Martha and her two children are visiting Portugal for a 3-week holiday. They are originally from New Zealand. Martha’s new partner, Pablo is from Portugal and is considering moving back home. Martha believes this holiday to be a perfect opportunity to think about whether to relocate with Pablo to Portugal.
The children’s father, John, resides in New Zealand. He has only agreed for the children to visit Portugal with their mother for 3 weeks.
As soon as Martha stepped off the place, she fell in love with Portugal. She now wishes to stay in Portugal permanently with her two children and Pablo.
Meanwhile, John is furious. He wants the children in New Zealand. He does not know what his rights are and is worried that he will not see his children for a long time.
Does this scenario sound familiar? If you are in this situation, please contact a family lawyer as soon as possible.
You may be able to have the children returned to New Zealand through The Hague Convention. This is an international agreement between various countries on the Civil Aspects of Child Abduction.
The Hague Convention
Firstly, your lawyer will have to determine if the country the children have been taken to is a member of The Hague Convention.
You can check to see if a country is part of The Hague Convention via this link: https://www.hcch.net/en/states/hcch-members
Please note, the countries can change from time to time.
If the country the children have been taken to is a member of The Hague Convention, then there is a presumption that the children should return as quickly as possible to the country in which they normally live (place of habitual residence).
Your family lawyer will assist you with filing an application at The Central Authority in Wellington. Once the application is filed;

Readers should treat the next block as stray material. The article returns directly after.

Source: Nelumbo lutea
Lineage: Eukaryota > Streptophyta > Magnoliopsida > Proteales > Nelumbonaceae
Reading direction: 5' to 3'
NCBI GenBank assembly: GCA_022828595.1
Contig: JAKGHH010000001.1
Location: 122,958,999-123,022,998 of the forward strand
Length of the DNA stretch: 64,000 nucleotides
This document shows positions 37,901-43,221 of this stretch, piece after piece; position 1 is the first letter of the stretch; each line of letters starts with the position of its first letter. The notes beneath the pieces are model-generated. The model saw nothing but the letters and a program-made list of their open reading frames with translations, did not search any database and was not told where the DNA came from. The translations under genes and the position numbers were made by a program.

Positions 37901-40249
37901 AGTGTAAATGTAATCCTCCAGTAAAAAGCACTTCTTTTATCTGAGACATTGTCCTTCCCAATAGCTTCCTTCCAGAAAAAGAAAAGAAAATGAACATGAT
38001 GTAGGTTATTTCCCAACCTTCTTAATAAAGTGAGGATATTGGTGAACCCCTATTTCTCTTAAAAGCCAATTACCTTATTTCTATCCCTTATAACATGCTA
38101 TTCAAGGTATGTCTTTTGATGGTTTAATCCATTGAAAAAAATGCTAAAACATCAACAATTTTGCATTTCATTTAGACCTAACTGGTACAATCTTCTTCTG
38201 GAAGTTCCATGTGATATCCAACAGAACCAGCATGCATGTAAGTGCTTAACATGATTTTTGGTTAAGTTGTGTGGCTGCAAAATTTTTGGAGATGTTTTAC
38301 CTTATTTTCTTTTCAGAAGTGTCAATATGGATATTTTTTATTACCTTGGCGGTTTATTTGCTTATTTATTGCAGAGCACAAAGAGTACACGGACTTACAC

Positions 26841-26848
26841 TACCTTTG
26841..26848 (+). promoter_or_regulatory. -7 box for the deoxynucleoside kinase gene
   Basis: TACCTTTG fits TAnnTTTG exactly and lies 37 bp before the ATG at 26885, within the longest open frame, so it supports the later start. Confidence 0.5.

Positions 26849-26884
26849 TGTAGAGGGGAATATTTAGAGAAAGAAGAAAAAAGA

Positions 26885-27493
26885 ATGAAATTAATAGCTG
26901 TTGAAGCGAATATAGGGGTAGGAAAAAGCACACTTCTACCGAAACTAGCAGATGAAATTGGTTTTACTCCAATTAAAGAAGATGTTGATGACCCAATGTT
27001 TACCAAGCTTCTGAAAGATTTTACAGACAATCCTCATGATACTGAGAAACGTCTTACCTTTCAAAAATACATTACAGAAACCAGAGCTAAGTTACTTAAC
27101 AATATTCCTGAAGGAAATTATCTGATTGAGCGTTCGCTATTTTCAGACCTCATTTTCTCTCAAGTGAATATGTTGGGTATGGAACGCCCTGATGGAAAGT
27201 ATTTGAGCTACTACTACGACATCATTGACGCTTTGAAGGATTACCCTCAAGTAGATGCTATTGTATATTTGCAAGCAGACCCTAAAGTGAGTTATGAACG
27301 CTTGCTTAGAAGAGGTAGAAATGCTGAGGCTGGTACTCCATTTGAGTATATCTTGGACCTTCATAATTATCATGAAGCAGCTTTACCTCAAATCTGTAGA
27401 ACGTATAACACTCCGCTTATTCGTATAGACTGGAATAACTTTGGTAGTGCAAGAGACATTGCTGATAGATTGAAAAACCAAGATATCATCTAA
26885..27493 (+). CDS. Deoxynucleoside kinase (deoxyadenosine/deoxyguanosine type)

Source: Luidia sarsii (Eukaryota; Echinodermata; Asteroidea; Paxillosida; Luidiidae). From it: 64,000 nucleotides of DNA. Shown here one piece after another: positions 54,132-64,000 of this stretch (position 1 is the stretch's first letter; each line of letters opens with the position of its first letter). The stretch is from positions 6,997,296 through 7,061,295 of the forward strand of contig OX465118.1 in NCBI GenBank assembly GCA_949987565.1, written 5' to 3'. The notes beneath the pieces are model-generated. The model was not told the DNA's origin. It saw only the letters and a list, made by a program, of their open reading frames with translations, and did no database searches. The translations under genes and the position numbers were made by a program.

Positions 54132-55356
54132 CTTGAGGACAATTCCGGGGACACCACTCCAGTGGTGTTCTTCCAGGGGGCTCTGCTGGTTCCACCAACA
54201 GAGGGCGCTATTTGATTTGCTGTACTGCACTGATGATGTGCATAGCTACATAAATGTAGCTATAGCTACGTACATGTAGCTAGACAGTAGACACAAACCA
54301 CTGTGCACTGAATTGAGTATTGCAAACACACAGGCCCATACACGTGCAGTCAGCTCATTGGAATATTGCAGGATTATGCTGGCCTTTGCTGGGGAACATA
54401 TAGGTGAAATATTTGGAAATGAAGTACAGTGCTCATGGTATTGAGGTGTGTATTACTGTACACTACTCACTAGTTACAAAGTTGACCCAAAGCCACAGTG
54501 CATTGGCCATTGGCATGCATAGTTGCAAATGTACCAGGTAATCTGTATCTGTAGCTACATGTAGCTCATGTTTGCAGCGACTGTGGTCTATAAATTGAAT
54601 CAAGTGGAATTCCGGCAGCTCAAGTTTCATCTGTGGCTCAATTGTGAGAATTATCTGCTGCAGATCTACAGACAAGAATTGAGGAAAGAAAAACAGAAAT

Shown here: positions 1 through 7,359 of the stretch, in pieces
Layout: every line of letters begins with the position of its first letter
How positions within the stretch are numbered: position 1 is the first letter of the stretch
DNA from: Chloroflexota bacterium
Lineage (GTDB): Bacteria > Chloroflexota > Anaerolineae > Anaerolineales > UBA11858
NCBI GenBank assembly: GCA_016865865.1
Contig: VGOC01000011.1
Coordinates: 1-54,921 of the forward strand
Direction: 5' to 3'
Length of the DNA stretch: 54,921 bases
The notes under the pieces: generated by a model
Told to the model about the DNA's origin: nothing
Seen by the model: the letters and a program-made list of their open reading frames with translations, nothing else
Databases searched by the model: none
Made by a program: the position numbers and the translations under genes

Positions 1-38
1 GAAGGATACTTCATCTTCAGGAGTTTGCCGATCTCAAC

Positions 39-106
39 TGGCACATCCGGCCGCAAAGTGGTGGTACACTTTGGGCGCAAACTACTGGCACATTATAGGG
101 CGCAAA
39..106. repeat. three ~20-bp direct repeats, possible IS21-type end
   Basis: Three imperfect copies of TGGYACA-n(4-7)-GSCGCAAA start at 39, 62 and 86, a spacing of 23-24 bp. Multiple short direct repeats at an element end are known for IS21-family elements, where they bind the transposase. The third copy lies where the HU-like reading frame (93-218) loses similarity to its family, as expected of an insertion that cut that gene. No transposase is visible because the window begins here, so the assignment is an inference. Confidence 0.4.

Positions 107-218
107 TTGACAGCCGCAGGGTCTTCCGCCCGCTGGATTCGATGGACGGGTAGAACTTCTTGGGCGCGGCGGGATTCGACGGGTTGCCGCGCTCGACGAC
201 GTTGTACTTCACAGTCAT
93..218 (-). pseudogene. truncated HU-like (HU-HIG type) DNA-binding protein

- You will be appointed a senior lawyer to assist you; and
- Your matter will then be called before the Family Court to determine whether the children should be ordered to return to New Zealand.
Reasons to Object to The Hague Convention Return
As with all other family court applications, the relocated parent can object to your application.
The relocated parent may object to your application on the following basis:
- That it is in the children’s welfare and best interests to remain in the other country;
- That the children are safe in the new country;
- The relocated parent has more family support in the new country;
- The children’s environment is better in the new country;
- Due to the relocated parent’s financial situation; and
- The children have settled in the new country.
The threshold to meet the above reasons is extremely high. It is very rare for a lawyer to succeed in a Hague Convention defence. Therefore, there is a good chance the children are ordered to return to their original country of residence.
If the new country is not part of The Hague Convention
You might still be able to have your children returned to New Zealand. You may have to engage a lawyer in the overseas country that the children are in.
The Ministry of Foreign Affairs may assist you by giving you a list of lawyers in the overseas country: https://www.mfat.govt.nz/en/about-us/contact-us/
Conclusion – Act quickly!
If you find yourself in such a situation, you will need to act fast. Hague Conventions cases are considered urgent and will need to be dealt with immediately without delay.